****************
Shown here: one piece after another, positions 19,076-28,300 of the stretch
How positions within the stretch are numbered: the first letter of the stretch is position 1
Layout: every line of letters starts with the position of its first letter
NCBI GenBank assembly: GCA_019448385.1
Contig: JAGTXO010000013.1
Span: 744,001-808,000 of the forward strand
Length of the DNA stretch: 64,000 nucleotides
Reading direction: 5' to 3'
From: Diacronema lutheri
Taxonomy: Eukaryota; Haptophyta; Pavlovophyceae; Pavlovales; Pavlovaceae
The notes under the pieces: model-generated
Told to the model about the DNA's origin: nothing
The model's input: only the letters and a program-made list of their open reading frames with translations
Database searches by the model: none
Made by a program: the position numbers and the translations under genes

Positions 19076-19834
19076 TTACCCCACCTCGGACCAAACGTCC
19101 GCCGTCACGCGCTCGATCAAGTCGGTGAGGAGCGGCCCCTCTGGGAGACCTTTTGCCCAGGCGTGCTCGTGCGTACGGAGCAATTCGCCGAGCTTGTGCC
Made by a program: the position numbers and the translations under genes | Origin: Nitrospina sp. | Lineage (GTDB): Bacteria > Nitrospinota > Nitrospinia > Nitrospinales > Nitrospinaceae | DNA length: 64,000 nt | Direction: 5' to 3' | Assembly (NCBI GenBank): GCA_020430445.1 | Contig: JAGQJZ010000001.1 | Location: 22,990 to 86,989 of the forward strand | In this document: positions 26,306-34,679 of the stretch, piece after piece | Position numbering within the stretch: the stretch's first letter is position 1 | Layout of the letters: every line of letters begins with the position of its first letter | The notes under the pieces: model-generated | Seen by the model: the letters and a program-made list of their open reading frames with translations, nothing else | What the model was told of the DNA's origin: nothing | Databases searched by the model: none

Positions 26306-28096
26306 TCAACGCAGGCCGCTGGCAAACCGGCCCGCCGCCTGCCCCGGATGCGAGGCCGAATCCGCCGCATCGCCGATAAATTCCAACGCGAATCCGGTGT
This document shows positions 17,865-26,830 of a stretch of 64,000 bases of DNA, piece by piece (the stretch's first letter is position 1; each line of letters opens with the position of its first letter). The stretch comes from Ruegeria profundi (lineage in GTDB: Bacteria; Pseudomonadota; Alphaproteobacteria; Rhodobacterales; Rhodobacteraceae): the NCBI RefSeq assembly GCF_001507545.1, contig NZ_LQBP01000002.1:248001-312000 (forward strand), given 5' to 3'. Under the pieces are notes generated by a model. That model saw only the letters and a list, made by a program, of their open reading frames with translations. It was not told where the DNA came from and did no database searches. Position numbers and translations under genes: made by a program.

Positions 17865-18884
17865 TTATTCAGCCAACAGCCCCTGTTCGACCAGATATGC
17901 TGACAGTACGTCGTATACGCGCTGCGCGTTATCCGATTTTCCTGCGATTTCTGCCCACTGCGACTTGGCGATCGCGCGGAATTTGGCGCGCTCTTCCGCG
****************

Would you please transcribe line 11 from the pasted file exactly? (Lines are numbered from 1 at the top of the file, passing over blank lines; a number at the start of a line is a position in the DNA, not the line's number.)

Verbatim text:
The notes under the pieces: model-generated